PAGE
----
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Deadline. Near! COLUMBUS, OH^ °*° State Museum ~ „ ^"nabus a0, Ohio ^ VOLUME 16 NO. 27 NORTH CANTON, OHIO. WEDNESDAY, MARCH 30, 11955 7c PER COPY Larry Honnold, Jr. Badly Injured In Accident Saturday Larry Honnold Jr., 16-year-old son of Mr. and Mrs. Larry Honnold of Woodrow St., is in Mercy Hospital with injuries suffered in an accident on North Main St. Saturday afternoon. Larry was walking home from the Community Building on the west side of North Main St. When a friend of his stopped his northbound car in the 80<M>lock and asked Larry to ride. 'Eyewitnesses stated that Larry had just stepped from the curb when a gust of wind apparently pushed him about three feet into the street. He lost his footing and fell directly into the path of a southbound car driven by Stephen Soldatis of Canton. Larry jumped t0 get out of the way of the car just as Mr. Soldatis swerved his car into the op- mT ,. ,, ... .. . ... „ , . posite lane to avoid hitting the Mjore and more the nation" is realizing1 that the worship, boy. Although Mr. Soldatis was of God is not a once-a-week project conducted within the. traveling at only about 20 miles confines of a Church building by an ordained minister. an hour, the car skidded on the 1 ice and the right rear fender hit Prayer has invaded public life all the way from the Larry. White House to the assembly line. ■ Although badly injured, Larry crawled from the street to the At the United Nations headquarters in New York City, sidewalk. He was taken to Mer- there is a prayer room; in the capitol, in Washington, there cy Hospital by Daryi Giey. is a chapel. On cafeteria tables, there are printed Graces, j At first it was thought he had la broken pelvis, but the X-rays The awareness of the need of God in everyday life is showed no broken bones. He is everywhere apparent, and ,no place more pronounced than in being kept in the hospital, how- the .nation's industries, large and small. ! ever, with severe bruises and l possible internal injuries. Moments of prayer and short devotional services are North Canton police who in- held in plants and factories in many of the states of th&irVestlgated the accident stated union. .;.:.$hat the accident was "one of 'lithe unavoidables." ■:■ At Ford's River Rouge plant in Michigan, several ;hun-1 Larry is a junior at North Can- dred workers gather about once a week for an informal pray- ton High School. er service. At the Dan River Mills in Virginia, various' _ __ . _ _„ , clergymen from the community are invited to lead a grdup SUDli MSllOltG TO Attend worship program. General Motors, U. S. Steel and Eastern - Airlines to name a few, make inspirational literature available to all their people. . Prayer Leads Major Role Jr. Woman's Club Officers For '55 '56 Rotarians To Hear KSU Official Formerly Stationed With The U.N. Mrs. Michael Karlo was ire-elected president of the Junior Woman's Club when the club met March li in the Community Christian Church for a pot-luck supper. Serving with Mrs. Karlo'during the 1955-56 club year will be, left to right, Mrs. Blair Woodside, press reporter; Mrs. Willard Wright, corresponding secretary; Mrs. Karl Kidder, secretary; Mrs. Karlo; Mrs. M. F. Burt, vice president; Mrs. Richard Werstler, treasurer, and Mrs. W. J. Warburton, historian. The new officers will be-installed at the club's annual spring banquet May 23. Woman's Club TtiHear Massillon Hospital Psychologist Monday Mrs. R. B. Evans and Mrs. James Ashbaugh will serve as receptionists when the Woman's Club meet in the Community Building annex, Monday, April 4, at 2 p.m. Thomas F. Graham, Ph.D., chief psychologist at Massillon State Hospital, will be guest speaker. He will be introduced by Mrs. W. C. Hu'shtouri program chairman. Mrs. Clark Wehl, music cttair-.. . . _ . man, will present Mrs. Richard- Educational Convention Cochrane, gueSt soloist. ' The club has been invited to be „ , . i . . i , 11 . • j I The regional meeting of the guests at the Junior Woman's ; Several companys open their stockholders meetings and American -Association of School Club meeting Monday; April 11, Board of Directors meetings with prayer: Many companies Administrators will be held in at 8 p.m. in'the annex:,,; employ full-time chaplains tor spiritual counselors. , Cleveland April 2 to 6 at Public ( Members are also requested to .■''■ . "."-■ ., ',- . .' ' ' , ... ,. I Auditorium. In addition to gen- be thinking about the Ap'rJLpro- ;■ Accompanying, the emphasis., on prayer and meditation eral sessions "Planned for the jecf a public white -elephant as a' part .of the work-day has been the building Of chapels four - day program, there will saie' Whjch will„be.';Jie.idJ[iv Wil- arid .the setting aside of special rooms for the holding of de-, be more than 50 sectional meehlis>s' garage-Thursday .-April'211 votionial services, or as refuges of spiritual refreshment forcings dea ""f^jth jmrrent^ prob-1. Mrs w H Meiien'wili-be'hos individual workers who .seelj. a few moments of solitary con- temtflatipn. AV ^ ^r5!--rf \^^9'^_-■■-■■■---.'*---• - : •--■■ ^^^#>*f.;tlieanT)pre ambitious chapels ^—.a: separatevwor- shr^^i^^:i^'66ett-<»mpiet'ed at the Solar Aircraft Com- pajujtiri. San Diego. Known.as the "All Faith Chapel," its cornerstone inscription reads: "To each his own, a place of prayer and meditation," .. ■, Thr<)iighout the country, laymen of whatever faith are obeying the spiritual admonition to "Come Ye Apart and Rest Awhile," and the leaders of industry are seeing that they have the time and place to do so; even better, they are doing it themselves. Spring Cleaning .;•. All over this country of ours, in city, town and village, we are preparing for spring — bedecking ourselves in gay color's, cleaning our homes from attic to cellar, storing away the. dark coverings of winter, starting our own garden plots. In short, we are going through the same spring cleaning that those who preceded us. did each year, ever since they first cleared their bit of wilderness and called it — Home. lems of education. Featured speakers on. the* .program will be Bishop G. B. Oxnan, Vice-Presi tess chairman'.at the April .4 meeting. Assisting her..will be, Mesdames R- C. Rice.'C' lark Charlotte Haak Named First V. P. But there is another kind of spring cleaning we need to maiu w 4J„„v„lI„ll do as fwell. The rising of sap, the budding of th'e trees, the to Xattend°the "exhibit" on"sunday gradual growth of sun-touched countryside into the miracle to see school equipment that of;bloom and beauty — indeed, the very freshness and clear- may be needed for the new dent Richard,N. Nixon Beard- %^%sman Park> John Moh. sleyRumian(lW.M.Ostenberg le ^ ■ -^^ rheJ^i"MESE V^.^tion d^s, M. E. Schafer, L. G. Shil- around the theme Education . „ . <a,pp]v. 't> M Har- and investment in America's J»*Sj£JSgf'.^^to. Future' . This, isthe» third of the ^ '^ Hummel', Louis Hum! regional meetings planned for / Yale Strausser, Fred Wen- this year in place of the general *G F Dt,rvee H N Hel- convention held at^Atlantic, Og. §£ g J. Duryee, jy^Hel An important feattoe of the con- • £ Q e |tarr Jr vention is the exhibit of sehoo N Wearstlerf Harry materials and supplies as well Schwitz„ebel as an architectural display of the scnwitzgeDei. outstanding school buildings constructed in 1954. The convention will close, at noon on Wednesday, April 6 with a series of 15 educational clinics conducted by Superintendents of Schools in the eastern area of the "United States. In these clinics a critical view is taken o'f the major problems in education. The North Canton Schools will be represented at this meeting by E. R. Malone, Superintendent of Schools. The Board of Education plans ness.of spring weather — should have its counterpart in our hearts, in our minds and in our lives. Let us clean our houses for spring — but let us also clean our hearts as well. Let us renew and refurbish our unequalled' heritage — our Constitution, which ensures equal rights for all our people. Let us be proud of our citizenship and let us gladly fulfill our responsibilities as well as rejoice in our rights. buildings under construction. Middlebranch Garden Club To Meet For Luncheon The Middlebranch Garden Club will meet Friday, April 1, in the home of Mrs. H. M. Homer of RD 1, Louisville, for a Let us allow no bias nor senseless prejudice to make us luncheon mee'ting. Mrs. G. L. discriminate against our neighbor. Let-us not judge by.Wade wM assist the hostess. geixeralalities, nor call names, even mentally. And let us Mr,s- He™y ?' ?lT?£tra «^l.1 keep, pur children from this scalding flame of group hatreds. ^Value of a Garden." The Let them not learn the bitterness of intolerance-because of garden clinic will be presented some careless Wiord of ours. ; Let us keep our indignation for the unwarranted acts of speech that hurt the freedoms of which we are so proud. But let us condemn the deed, rather than just the doer. Let us conserve our energies to strive for a principle rather than against people. Lastly, let us live and learn and grow as nature does. Let there be no withering of the spirit in our springtime, but , a rebirth of friendliness, kindness, courage and love for our1 fellow men everywhere. by Mrs. R. M. Beggs. Poetry Society To Hear Religious Verse Canton Poetry Society will meet Friday at 7:30 p.m. at Canton Woman's Club. Ralph Kin- sey will continue the. series of study on poetry techniques. Fri. day's topic will be" "The Substance of Poetry." Thursday Midnight Is Deadline For Old Auto Plates Smith Hardware at 9C2 North Main St. will be open until 8 p.m. Thursday night, March 31, for the sale of 1955 license plates. Police Marshal R. A. Smith stated that midnight Thursday is definitely the deadline for old license plates and that the owners of cars driven or parked on public streets after that time without 1955 plates will be subject to arrest and fines of up to $50. "Smitty" stated that there •vould be definitely, no extension of the license plate deadline. 'Cars without new.licenses at the deadline will have to be-parked on private property to avoid being arrested -and fined. After Thursday night license plates will have, to be purchased at either the Canton auto Club or at the Stark County Courthouse. The sale of plates at temporary registrars such as Smiths will cease at the deadline. Smiths win, however, continue to handle licenses as usual. Miss Charlotte Haak, daughter of Mr. and Mrs. Howard E. Haak of Portage St., was elected first vice president of the Ohio State Society, Children of the American Revolution, at the organization's The result of" the nature poe-il9th state conference Satur- trv contest, sponsored by M i s s ; day, March 26, in Calvary Mary Eddy, will, be announced. Presbyterian Church, Canton. The regular monthly forum, con- Miss Haak is also state junior ducted by Miss Gracy Long, will chaplain of the Ohio Society and be devoted to religious verse. junior president of the local Nim- isilla Society. * The Nimlsilla Chapter of the OAR and the Canton Chapter of the DAiR served as hostesses at , I the all-day event, which began Mr. Smith was deeply moved a^ 9 a m toy the celebration and gifts giy- j" Gordon Stahl o*f North Canton *n him by local citizens. The opened the session with a bugle event was sponsored by the P- "Assembly." The call to order T A. Mr. Smith wishes to thank was given by senior state presi- the PTA and each and every dent ol tne ohio Society of CAR, man, woman and child who in Mrs. 'Gurney E. Fry of Canton, any way contributed t0 this Miss Haak gave the invocation event. Mr. Smith received many and the weicome to the conven- congratulations and good wishes tjon Marshal R. A. Smith Pleased With Celebration and they are all sincerely appreciated. Miss Marian Roller of Nimi- silla Society, also a resident of North Canton, served as conference reader for the Jr. State President, Miss Ann Tiemeyer. Prizes were awarded the societies for accomplishments at the afternoon session. Nimisilla Society of Canton won tw0 prizes —one for having the most new , members and one for having met The 24th Annual Exhibition of McKinley Stamp Club-j all requirements to make the McKinley Stamp Club To Hold 24th Annual Exhibit April 2-3 will beuheld on Saturday and Sunday, ApriL2nd and 3rd, in Gold Honor Roll. the? Bafliroom of the Onesto Hotelin Canton. Exhibition jhoarsjiwill be 12 noon to 10 p.m. on Saturday, and from 11 ;ajn. to 5- p.m. oh Sunday. April Is Crisis Time in Fortmrn «>«.*«,* ww* * *. ■ , .TimeM4tideotteoWithe.stery^fn,ai^,^<^;|™^^^ibMai,S! Aprilas the beginning of the relatively quiet Reason: for the honoring the ISesqui - Centen- Strai'ts of Formosa. Much of the year the small vessebB'.nial Celebration of the City of whichhfiake upthe bulk of the KedChiijese1'Naval Forces. Canton. This Material will depict .might find the: going too.rough for passage from,the<<mainJ toe1 earfy Postal History of Can- land Kto Formosa',. but April. sees a ch^ge.:M:ihe\ B^\^- AU materlaljin the show is Chineseare really detewnmed to invade, the danger season g^Uers ffZTS&^Sm starts soon. . : ( , _^ ... - ._ , members of Timken and Massil- ll It is certainly with this thought inv-mind thafc^out^State ^^^Sf^^^!^' Departoent, ^Atomic Energy Commission: and/^nM/^Zi^l^ ui?«E Joyces have,been, conducting our diplomatic excursions.^to. bit; Best Foreign; BestWdm- the. Far East, demonstrating the awespjhe power of our new en's, and the $.<P.IA. Research ArBpmbs in the Nevada;desert and reveahhg electronic hiis-, Award. :. . silesth'at are:uncanny in tracking down an attacking plane.. ' To cheerfully serve and assist .Le't us?hope-that;Chou en Jai reads — and understands. '-> —"------•■■ "■--*■-— -"■ «- Iber of local and out-of-town stamp and coin dealers on hand during the two-day show. Also, the Canton Post Office will set up and operate a Philatelic Win dow where all late U.S. com - memorative stamps will be available to collectors at the Show. The Annual 'Philatelic Breakfast will .be held at 9:30 Sunday morning at the Hotel'and , collectors and their friends are invited. Admission to the show is free, and.everyone interested is purged collectors, Wie^re will :be a.num. tion. The new state officers were installed by Laurence Stith, junior national president of the OAR. Miss Sarah McClarren of Rey- noldsburg was named president. Miss Audrey Mellen, junior state chairman of press relations for the OAR, presented gifts of apreciation from the Nimisilla Society to Laurenct Stitch Jr., national' president, of the CAR, to Mrs. Marshall Bixler, state regent of DAR, and to Mrs. Edwin Tiemeyer. The pageant of Our Flag was presented in costume by the Nimisilla Chapter during the afternoon session.. Following the convention, a social hour was held. \The National CAR convention Will be held at the Mayflower Booster Club To Sponsor All-Sports Dance Saturday The North Canton Booster Club is sponsoring an "All-Sports" dance in the high school gym Saturday evening, April 2, from 8 to 11:30 p.m. The dance is to honor all boys in junior or senior high who participated in any sport during 1954-r>5 and the cheerleaders. Music will be furnished by Dick Spies and his orchestra. There will be a snack bar and drawings for prizes. North Canton Rotarians will hear a talk entitled "United States Participation in the United Nations" by Dr. George C. Betts, public affairs officer of Kent State University., when they hold their dinner meeting at 6:30 p.m. Thursday in the Community Bi.ilCing. Dr. Betts will be introduced by C. C. Holl, program chairman for March. Betts, who came to Kent January 1, formerly held the same office with the United States mission to the United Nations. In addition to his public affairs duties at Kent, he also will serve as associate professor of Political Science. A native of Warren, Pennsylvania, Betts, 40, holds a bachelor of arts degree in political science and journalism from Louisiana State University, a master of arts degree in social studies from Kent State, and a doctor of philosophy degree in political science from the Maxwell Graduate School of Citizenship and Public Affairs of Syracuse University. He entered government service in 1944 as associate field representative of the overseas branch of the Office of War Information. From 1945-1947 he was press officer and acting chief public affairs officer of the U.S. Information Service, Manila, Philippine Islands. He was instructor in journalism and university editor at Kent State from 1940-42, and from 1942-44 was editor of the Martins Ferry Times Leader. He served as assistant professor of journalism at Syracuse from 1947-50 and during that time was executive secretary of the New York State Society of Newspaper Editors. During his U.N. assignment, which began in 1950, Betts went to Geneva, Switzerland, as a member of the U.S. delegation to the Economic and Social Council in 1950, and in 1951 he went to Paris as a member of the U.S. delegation to the sixth General Assembly of the U.N. - ■-. Among Betts's professional affiliations are Sigma Delta Chi. professional journalistic fraternity; Omicron Delta Kappa, se.r- •n"*l"'o— " ~""6T*iv.™00i.T'"iri!: vice; and the American Political Post Supervisor of the North o„_ '. Jaycees Sponsor Annual Egg Hunt Easter Sunday The North Canton Junior Chamber of Commerce will again this year sponsor an Easter-Egg hunt in the village's six parks on Easter Sunday for children up to and including eight years of age. One-hundred dozen eggs will be decorated by the Jaycettes and will be distributed throughout Sixth St. Park, Woodrow St. Park, West End Park, Harmon St. Park, Witwer St. Park, and the lot behind Valentine's Pure Oil station on South Main St. Ice cream will be donated by local merchants and 100 theater tickets will be given by The Park Theater to be used as prizes. There will be prizes, candy and eggs for all the children. The hunt will begin at 2 p.m. under the supervision of Jaycee members who will be in charge o'f the parks. Wayne Baker is chairman of t'he Easter Egg Hunt committee. Assisting him are Brace Greenho, Walter Waltenbaugh, Gordon Hendryx, Pauj Weber, D e 1 v i n Baker, Gene Valentine and Clarence Blasier. Mrs. Bonnie Ziegler Sparks GOG Drive In Parkersburg, W. Va, Mrs. Bonnie Ziegler, assistant Canton GOC, was chosen by • the Air Force Command at the Can-' Ground Observer Corps Appoints Edward Lovett Chief Observer Mr. Edward Lovett of Mt. or their training has been sched- Pleasant Road has been appoint- uled. Most of these people will ed chief observer of the North be on duty within the next ten Canton Ground Observer ^rops, days. The North Canton GOC has need for many more observers. Interested people should write GOC, P. O. Box 272, North Can or call 9-8782 according to John L. Burke, post supervisor. Mr. Lovett replaces the late Mrs. Merriam Beals. Mr. Lovett joined me GOC in ton, Ohio September 1954, and has been 9-7478. very active in this organization since then.' In this relatively short period of time he has put in over 250 hours of watch time in addition, to supervising the maintenance work on the post. In January, 1955, Mr. Lovett was appointed Captain of Squadron E, a duty that he will continue to carry out until a replacement can be appointed. According to Mr. Burke, the appointment of Mr. Lovett as chief dbserver resulted from the unanimous recommendation of the staff of the North Canton GOC. j ve opment and management con- Mr. Lovett will be assisted by sultants of Cincinnati. Hazel Lovett in carrying Local Band,; Orchestra, Chorus Rated Superior Science Association. He is also a member >f Kappa. Sigma, sp- ,t-,„x ^ ^ ■ + ■ iCial fraternity. He is married ton Filter Center to assist m an.and nas one on. .area-wide recruiting drive to I ■ man the hew GOC Post at Parkersburg, West Virginia. . Mrs. Ziegler was picked by the Air Force as an excellent example of devotion to duty by a civilian. She has over 500 hours of service time in both the Canton Filter Center and the North Can- ton Post and was one of the organizers of the North Canton Post. The GOC recruiting drive in Parkersburg was held Friday, March 25th and Mrs. Z i e g 1 e r participated in several radio programs and addressed a meet, ing o'f 150 citizens who were interested in GOC. The Air Force reports that 70 persons signed up for the Parkersburg GOC as a result of the one-day recruiting drive. The North Canton High School band, orchestra and girls' chorus won ratings of superior in the District Vm band, orchestra and chorus competitive festival held Saturday, March 26, at McKinley High School. John Wheeler is instrumental director, and James Lotze directs the vocal music at the school. > The eleven area high schools who won the superior rating are now eligible to compete in state finals April 23. Approximately 3,000 students from Stark, Carroll, Columbiana, Tuscarawas and Jefferson counties participated in the event, which is sponsored by the Ohio Music Education Associa - tion. Thirty - four bands and orchestras and 21 choruses competed. Other high schools whose bands were rated superior were Jackson Memorial, Salem, Do - ver, Northwest, Malvern, Denni- son and Beach City. Dover's orchestra also won a rating of superior. Vocal groups which won the superior rating were Salem, Louisville, Northwest, Sandy Valley and Hartville Mixed or Choruses; and the Hartville 'Girls' chorus and Boys' Chorus. Survey Of Akron-Canton Airport Current And Future Needs Under Way Summit County Commissioners recently awarded the job of surveying the current and future needs for facilities at the Akron- Canton Airport to the firm of Landrum and Brown, airport de- Mrs out his new duties The commissioners also have appropriated $14,500 to pay the A= a result »f increase re C0St of the surve,y which John As a result of increased re-1F Brown of the cincinnati firm to attend and enjoy the; Exhibi- Hotel iri Washington, D.C. April 22 and 23^ cruiting effotts, enrollments in the ranks of the North Canton GOC have reached a new high in March. By the 25th of March, thirty-five i,rea. residents had signed up fbr duty as observers in the Nortli Canton GOC. The following people have already '.received theit training 'and are on duty: Mr. and Mrs. Lester Swearengin, Mr. John D. Fuller, •Mrs. Kay Fuller, Mr. George T. Ward, Mr. Paul Wines, Mr. J. R. Dwigglns, Mrs. Martha Meis- ter, Tom Dorosky and David Lappin. The balance of the: enrollees (for March are either- in training said can be completed in from four to six months. The money will be paid from the Airport fund to which both Summit and Stark County contribute $15,000 each year. There was enough balance in the fund left from last year's operations to pay the survey cost, Julius Kohler, clerk of the Summit board said- Action by the Akron board followed a recommendation of the four airport trustees, representing bdth counties, submitted to the Summit-Stark commission - ers last month. The survey, will be concewied iTauildings. *vith new terminal building requirements, charges for airlines services, rental of hangar sites and other phases of the post operations. The Cincinnati firm also will suggest methods under which a new $750,000 terminal building can be financed. Airport needs and anticipated' requirements for the next 10 years will be studied by the experts. The estimated cost of $750,000 for a new terminal building ha& been made by C. Blake McDowell of Akron and Henry Timken Jr., of Canton trustees who made the study of facilities in other cities. They said they foand conditions at the Toledo airport similar to those at Akron^ - Canton, and Toledo recently completed'a new terminal building for $660, 000. Summit and Stark Comities will have to finance equal shares of the cost of any ne«!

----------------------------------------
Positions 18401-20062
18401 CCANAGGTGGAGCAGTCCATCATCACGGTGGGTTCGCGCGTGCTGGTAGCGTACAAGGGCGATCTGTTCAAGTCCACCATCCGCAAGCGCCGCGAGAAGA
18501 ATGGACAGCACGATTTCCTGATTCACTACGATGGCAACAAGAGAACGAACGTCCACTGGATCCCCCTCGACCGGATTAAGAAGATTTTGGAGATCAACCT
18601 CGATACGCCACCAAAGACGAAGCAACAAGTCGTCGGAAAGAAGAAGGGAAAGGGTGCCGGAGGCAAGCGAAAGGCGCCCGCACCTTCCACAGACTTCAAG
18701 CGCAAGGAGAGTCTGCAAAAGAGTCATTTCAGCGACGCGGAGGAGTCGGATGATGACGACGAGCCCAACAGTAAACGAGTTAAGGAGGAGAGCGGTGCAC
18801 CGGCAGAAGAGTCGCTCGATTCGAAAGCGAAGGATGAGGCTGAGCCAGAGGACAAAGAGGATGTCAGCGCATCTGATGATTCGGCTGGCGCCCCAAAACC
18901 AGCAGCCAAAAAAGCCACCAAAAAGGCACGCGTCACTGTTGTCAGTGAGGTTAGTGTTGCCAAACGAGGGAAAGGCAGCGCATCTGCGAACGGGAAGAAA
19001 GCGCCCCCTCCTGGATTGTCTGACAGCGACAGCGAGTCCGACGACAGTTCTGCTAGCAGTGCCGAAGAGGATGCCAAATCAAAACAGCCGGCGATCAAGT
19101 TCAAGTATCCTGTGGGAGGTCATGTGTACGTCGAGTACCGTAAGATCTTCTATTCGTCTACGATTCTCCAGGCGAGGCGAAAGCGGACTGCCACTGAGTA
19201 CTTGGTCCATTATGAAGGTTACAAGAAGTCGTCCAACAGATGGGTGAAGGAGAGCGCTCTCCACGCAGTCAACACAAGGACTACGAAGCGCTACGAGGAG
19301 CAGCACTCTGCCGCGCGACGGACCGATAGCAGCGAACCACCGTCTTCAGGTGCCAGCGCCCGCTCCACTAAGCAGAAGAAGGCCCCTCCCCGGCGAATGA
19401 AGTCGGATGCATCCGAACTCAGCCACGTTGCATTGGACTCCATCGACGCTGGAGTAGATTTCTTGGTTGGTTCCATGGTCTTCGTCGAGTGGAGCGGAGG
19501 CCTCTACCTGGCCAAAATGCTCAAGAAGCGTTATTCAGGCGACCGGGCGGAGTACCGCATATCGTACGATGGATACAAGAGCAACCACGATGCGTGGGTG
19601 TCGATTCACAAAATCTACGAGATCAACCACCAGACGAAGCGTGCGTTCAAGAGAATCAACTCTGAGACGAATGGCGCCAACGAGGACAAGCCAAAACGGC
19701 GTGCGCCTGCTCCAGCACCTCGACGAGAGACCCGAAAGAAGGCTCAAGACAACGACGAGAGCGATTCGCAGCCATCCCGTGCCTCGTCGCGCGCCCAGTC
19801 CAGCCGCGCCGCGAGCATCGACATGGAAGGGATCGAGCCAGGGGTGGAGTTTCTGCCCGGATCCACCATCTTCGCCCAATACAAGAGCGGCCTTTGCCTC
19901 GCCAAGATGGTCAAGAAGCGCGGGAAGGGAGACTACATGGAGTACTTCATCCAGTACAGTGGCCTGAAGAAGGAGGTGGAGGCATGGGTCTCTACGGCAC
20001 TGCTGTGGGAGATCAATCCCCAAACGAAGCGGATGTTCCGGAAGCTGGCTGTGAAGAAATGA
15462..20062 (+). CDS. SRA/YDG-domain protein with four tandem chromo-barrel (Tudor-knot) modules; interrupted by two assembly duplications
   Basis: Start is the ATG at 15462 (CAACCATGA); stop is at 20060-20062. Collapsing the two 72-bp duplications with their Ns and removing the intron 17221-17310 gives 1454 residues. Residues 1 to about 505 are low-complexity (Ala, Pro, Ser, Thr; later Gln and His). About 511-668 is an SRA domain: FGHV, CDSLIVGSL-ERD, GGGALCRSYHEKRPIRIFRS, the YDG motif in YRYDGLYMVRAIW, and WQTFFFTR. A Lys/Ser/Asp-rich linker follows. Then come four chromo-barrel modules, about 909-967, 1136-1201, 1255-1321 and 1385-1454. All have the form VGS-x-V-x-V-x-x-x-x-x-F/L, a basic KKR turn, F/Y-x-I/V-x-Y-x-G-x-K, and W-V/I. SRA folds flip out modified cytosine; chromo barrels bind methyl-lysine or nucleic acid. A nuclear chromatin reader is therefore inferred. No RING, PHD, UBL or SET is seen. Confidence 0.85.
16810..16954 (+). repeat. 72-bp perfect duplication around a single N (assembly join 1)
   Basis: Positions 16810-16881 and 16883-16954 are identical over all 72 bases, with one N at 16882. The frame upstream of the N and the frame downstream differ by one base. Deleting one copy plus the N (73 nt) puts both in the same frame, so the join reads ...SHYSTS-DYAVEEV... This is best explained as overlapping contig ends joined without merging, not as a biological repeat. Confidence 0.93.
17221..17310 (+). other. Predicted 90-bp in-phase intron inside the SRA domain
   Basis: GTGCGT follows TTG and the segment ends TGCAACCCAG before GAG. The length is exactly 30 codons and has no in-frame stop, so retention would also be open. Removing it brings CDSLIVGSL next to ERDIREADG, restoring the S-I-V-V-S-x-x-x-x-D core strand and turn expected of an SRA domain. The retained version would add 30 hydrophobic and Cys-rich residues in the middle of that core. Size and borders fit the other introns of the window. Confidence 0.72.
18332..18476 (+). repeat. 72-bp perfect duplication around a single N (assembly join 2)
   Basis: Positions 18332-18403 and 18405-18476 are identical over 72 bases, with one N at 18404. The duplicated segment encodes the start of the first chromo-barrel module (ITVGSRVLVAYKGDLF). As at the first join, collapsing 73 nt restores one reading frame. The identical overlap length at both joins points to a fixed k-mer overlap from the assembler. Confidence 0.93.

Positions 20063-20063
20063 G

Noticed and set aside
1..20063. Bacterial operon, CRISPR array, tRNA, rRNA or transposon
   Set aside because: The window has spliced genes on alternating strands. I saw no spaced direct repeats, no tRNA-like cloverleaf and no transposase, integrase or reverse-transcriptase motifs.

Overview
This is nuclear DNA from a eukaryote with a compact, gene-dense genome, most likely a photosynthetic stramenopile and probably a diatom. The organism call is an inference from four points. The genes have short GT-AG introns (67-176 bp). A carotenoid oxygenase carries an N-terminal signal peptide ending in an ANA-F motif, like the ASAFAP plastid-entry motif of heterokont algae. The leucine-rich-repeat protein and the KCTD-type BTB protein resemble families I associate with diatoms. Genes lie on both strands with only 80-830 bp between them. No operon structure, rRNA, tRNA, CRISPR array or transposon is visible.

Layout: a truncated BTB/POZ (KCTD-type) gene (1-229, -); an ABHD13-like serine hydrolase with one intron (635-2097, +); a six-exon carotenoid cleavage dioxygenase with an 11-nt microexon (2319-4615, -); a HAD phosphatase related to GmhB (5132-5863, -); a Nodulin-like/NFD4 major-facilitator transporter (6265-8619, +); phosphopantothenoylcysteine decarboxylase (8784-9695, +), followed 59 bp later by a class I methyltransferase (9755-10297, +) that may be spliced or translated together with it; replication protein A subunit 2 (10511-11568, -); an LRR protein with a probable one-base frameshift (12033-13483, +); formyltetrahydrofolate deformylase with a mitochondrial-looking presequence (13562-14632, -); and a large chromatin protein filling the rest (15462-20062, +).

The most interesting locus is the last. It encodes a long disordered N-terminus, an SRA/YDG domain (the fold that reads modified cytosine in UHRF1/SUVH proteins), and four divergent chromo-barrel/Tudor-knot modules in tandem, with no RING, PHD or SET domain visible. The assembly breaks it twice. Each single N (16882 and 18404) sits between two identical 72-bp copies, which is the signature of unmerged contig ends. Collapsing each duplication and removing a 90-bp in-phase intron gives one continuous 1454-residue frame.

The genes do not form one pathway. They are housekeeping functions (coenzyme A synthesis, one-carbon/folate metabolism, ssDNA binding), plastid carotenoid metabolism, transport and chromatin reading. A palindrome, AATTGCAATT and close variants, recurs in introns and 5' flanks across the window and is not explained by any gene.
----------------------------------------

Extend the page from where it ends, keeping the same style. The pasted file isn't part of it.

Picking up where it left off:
|Title||The Sun, 1955-03-30|
|Place||North Canton (Ohio); Stark County (Ohio)|
|Submitting Institution||North Canton Public Library|
|Rights||This item may have copyright restrictions. Online access is provided for research purposes only. For rights and reproduction requests or more information, go to http://www.ohiohistory.org/images/information|